This morning I went to a poetry group in our village. It’s held in the library as you can see, and is faithfully attended by seven or eight of us. We meet for one hour on the last Saturday of the month and read poetry. We read allsorts. Lots of them like Kipling and Betjeman, but they’ll put up with me bringing Mary Oliver or Carole Ann Duffy. We’ve had The Highwayman which we read round the table, and not a month goes by without some Lear (Edward) or Lewis Carroll. This morning we heard Dylan Thomas’s ‘Do not go gentle’ and Masefield’s ‘I must go down to the sea again.’ Lots of old favourites. Most of us did some poetry at school and often someone will nod in recognition as the reading progresses and you catch them mouthing the lines. Some people know more than others but none is an expert. There’s no showing off.
One man doesn’t always read a poem but chooses a section of biography to read. He is hesitant and softly spoken. He starts quietly and his voice gets lower and lower and we strain to hear him, but he’s started, so he’ll finish. I am not sure he quite understands what we’re here for. And does it matter? Not in the least.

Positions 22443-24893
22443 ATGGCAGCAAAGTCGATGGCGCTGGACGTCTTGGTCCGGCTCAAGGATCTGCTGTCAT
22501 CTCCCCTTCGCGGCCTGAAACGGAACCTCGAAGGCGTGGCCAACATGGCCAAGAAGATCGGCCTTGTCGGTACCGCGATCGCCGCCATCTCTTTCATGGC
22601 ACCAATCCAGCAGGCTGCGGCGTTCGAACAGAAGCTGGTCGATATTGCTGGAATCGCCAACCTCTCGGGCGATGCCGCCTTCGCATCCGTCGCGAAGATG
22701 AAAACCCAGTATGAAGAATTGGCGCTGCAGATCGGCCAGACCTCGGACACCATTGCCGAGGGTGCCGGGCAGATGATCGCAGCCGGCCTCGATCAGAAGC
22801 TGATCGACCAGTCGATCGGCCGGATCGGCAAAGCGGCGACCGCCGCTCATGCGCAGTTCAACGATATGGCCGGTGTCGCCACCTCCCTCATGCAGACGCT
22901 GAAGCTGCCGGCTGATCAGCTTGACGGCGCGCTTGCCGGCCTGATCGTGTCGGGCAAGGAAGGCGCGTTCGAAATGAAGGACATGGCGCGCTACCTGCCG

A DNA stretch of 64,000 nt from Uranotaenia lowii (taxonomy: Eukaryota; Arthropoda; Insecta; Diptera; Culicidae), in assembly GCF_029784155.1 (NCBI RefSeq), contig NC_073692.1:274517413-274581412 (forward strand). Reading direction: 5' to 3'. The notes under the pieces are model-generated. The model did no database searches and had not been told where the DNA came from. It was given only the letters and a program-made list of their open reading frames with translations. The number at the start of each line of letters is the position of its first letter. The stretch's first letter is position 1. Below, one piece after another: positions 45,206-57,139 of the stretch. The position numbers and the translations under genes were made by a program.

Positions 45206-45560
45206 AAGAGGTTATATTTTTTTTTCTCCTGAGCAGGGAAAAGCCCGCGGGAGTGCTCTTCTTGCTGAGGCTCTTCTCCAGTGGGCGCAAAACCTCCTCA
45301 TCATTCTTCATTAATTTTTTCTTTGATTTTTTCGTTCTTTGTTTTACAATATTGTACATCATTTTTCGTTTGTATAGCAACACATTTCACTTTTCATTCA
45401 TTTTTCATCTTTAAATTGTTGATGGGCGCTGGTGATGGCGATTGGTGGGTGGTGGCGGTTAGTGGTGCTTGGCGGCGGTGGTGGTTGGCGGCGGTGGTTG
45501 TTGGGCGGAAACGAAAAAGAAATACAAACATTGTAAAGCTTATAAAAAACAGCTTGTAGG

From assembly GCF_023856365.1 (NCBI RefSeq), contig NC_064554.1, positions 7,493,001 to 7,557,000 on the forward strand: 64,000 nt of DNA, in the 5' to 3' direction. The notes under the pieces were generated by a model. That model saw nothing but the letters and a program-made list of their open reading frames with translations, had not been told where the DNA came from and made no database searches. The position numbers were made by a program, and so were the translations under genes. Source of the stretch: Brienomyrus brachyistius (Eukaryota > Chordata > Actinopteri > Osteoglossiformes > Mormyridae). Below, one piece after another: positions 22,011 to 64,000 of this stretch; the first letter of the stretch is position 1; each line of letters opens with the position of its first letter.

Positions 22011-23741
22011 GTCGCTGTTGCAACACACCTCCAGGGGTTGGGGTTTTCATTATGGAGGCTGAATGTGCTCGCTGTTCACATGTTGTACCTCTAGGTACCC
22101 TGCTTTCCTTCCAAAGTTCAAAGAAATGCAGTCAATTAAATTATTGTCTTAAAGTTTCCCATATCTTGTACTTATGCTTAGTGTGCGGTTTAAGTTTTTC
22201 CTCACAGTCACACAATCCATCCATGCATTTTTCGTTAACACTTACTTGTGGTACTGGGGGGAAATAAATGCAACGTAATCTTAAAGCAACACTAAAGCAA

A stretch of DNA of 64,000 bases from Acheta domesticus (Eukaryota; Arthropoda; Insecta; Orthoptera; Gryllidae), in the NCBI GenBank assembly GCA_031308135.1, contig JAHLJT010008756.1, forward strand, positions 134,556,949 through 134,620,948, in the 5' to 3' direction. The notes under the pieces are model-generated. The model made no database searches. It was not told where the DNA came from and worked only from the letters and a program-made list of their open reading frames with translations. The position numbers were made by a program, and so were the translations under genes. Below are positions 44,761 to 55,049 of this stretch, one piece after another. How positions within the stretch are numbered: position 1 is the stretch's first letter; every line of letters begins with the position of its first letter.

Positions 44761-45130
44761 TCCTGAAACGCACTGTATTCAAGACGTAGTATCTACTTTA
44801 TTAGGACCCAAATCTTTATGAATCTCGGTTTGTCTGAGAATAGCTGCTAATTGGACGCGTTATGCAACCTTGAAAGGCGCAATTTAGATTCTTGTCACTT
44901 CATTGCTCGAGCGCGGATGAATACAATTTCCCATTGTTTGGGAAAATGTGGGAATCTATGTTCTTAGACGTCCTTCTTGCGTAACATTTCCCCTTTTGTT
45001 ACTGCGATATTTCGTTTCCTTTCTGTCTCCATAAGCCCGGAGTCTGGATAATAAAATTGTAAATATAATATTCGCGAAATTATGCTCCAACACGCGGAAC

This morning we came to the conclusion that while we all enjoy reading poems, we so enjoy listening to them. The poems have more life and power and we feel the rhythm and cadences which otherwise lie flat on the page. It’s an opportunity to listen and, for some, to be heard. Each one has a chance to have the group’s attention.There’s often a thought-filled pause after a reading. No one taught us that, it’s just happened. It’s respectful and precious and very democratic. I love it.